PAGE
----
SpaceX also designed the booster stage of the Falcon 9 to have far more power than was required to launch the most common medium-weight payloads into space. This extra power provided the margin SpaceX needed to develop a recovery system without having to take a future hit on the vehicle’s payload capacity. Even as an expendable launch vehicle, the Falcon 9 is already one of the lowest-cost in its class, putting the company ahead of its competition even without reusability.

SpaceX Falcon 9 Launch Profile

The recovery system that SpaceX finally arrived at was nothing more complicated than fuel, landing legs, grid fins, and updated flight software. This system took advantage of the vehicle’s extra fuel capacity and lighter weight to create a reusable booster stage out of an expendable one. Reusability could then be achieved with minimal structural changes to the existing booster stage.

ORBCOMM-2

Tuesday, December 22nd, 2015

SpaceX’s ORBCOMM-2 mission has placed 11 satellites into orbit — and then returned to land on, well, land:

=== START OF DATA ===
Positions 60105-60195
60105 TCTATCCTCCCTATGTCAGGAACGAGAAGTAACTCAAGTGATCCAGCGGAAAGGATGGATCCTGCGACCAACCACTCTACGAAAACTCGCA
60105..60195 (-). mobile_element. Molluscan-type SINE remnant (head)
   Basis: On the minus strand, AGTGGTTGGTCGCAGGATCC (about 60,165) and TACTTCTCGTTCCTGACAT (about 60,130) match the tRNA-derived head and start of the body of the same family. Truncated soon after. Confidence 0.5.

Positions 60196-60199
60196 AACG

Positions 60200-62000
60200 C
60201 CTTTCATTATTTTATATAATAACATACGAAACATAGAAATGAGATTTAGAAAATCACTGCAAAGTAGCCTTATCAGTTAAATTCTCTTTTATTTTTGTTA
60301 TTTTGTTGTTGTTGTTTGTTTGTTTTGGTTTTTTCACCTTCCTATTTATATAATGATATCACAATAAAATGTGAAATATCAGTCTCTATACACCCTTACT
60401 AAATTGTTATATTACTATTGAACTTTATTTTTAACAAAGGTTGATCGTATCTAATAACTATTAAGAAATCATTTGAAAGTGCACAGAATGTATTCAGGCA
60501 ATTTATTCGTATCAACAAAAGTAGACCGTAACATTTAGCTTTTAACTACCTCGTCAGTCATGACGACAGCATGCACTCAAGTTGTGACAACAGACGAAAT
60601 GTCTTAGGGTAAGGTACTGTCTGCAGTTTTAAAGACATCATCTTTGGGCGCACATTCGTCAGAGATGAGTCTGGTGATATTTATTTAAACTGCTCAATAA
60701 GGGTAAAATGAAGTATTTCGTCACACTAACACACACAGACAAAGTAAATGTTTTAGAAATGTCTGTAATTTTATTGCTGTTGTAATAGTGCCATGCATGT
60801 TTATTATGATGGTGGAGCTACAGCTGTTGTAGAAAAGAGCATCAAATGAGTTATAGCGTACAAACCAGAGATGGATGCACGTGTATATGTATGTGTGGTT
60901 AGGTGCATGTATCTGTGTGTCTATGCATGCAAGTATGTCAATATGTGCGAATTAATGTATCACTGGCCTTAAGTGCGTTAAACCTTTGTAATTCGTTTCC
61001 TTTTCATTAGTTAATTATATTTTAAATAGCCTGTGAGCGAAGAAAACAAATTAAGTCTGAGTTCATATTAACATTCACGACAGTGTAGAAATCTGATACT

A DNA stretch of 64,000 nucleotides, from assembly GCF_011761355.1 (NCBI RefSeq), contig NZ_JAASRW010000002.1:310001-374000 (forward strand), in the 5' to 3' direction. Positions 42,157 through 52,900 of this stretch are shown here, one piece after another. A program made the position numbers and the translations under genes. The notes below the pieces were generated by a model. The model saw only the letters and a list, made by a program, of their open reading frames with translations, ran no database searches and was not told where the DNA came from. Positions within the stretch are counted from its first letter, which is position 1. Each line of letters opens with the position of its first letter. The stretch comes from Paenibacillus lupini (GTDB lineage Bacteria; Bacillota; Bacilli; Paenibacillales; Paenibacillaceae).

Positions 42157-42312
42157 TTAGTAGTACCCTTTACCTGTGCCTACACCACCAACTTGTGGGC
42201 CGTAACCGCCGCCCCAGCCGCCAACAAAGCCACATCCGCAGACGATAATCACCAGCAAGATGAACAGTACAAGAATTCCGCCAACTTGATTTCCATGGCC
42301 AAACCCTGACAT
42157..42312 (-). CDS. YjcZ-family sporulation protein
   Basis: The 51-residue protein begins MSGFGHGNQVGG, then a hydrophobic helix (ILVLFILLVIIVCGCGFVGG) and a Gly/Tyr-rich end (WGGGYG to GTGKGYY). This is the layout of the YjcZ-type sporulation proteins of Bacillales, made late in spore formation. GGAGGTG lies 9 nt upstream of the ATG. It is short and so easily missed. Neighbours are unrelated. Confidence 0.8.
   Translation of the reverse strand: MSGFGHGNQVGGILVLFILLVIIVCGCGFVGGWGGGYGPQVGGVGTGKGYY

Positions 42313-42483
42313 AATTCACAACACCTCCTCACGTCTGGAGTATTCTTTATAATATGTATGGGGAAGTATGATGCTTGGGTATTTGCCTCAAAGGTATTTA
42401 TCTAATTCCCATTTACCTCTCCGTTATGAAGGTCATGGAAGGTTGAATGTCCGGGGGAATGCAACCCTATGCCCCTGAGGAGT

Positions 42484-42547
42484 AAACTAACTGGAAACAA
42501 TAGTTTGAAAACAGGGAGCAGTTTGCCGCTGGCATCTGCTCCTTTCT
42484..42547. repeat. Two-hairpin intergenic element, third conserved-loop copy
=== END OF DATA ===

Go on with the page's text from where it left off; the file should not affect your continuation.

Elon Musk’s Success

Wednesday, December 16th, 2015

Elon Musk has been asked many times to explain his success, and occasionally he has tried:

He points to things he does that other people don’t do — actively seeking out negative feedback, for instance, and working really, really, really hard. But I think he knows that he’s different. This is what he said once to NPR, back in 2007, before the first Tesla car hit the road, before the first SpaceX rocket took off: “What I’m good at is, well, I think I’m good at inventing solutions to problems. Things seem fairly obvious to me that are clearly not obvious to most people. So…and I’m not really trying to do it or anything. I just, I don’t know, I can see the truth of things, and others seem less able to do so.”

Eight years later, he tries to boil down some more practical lessons for me.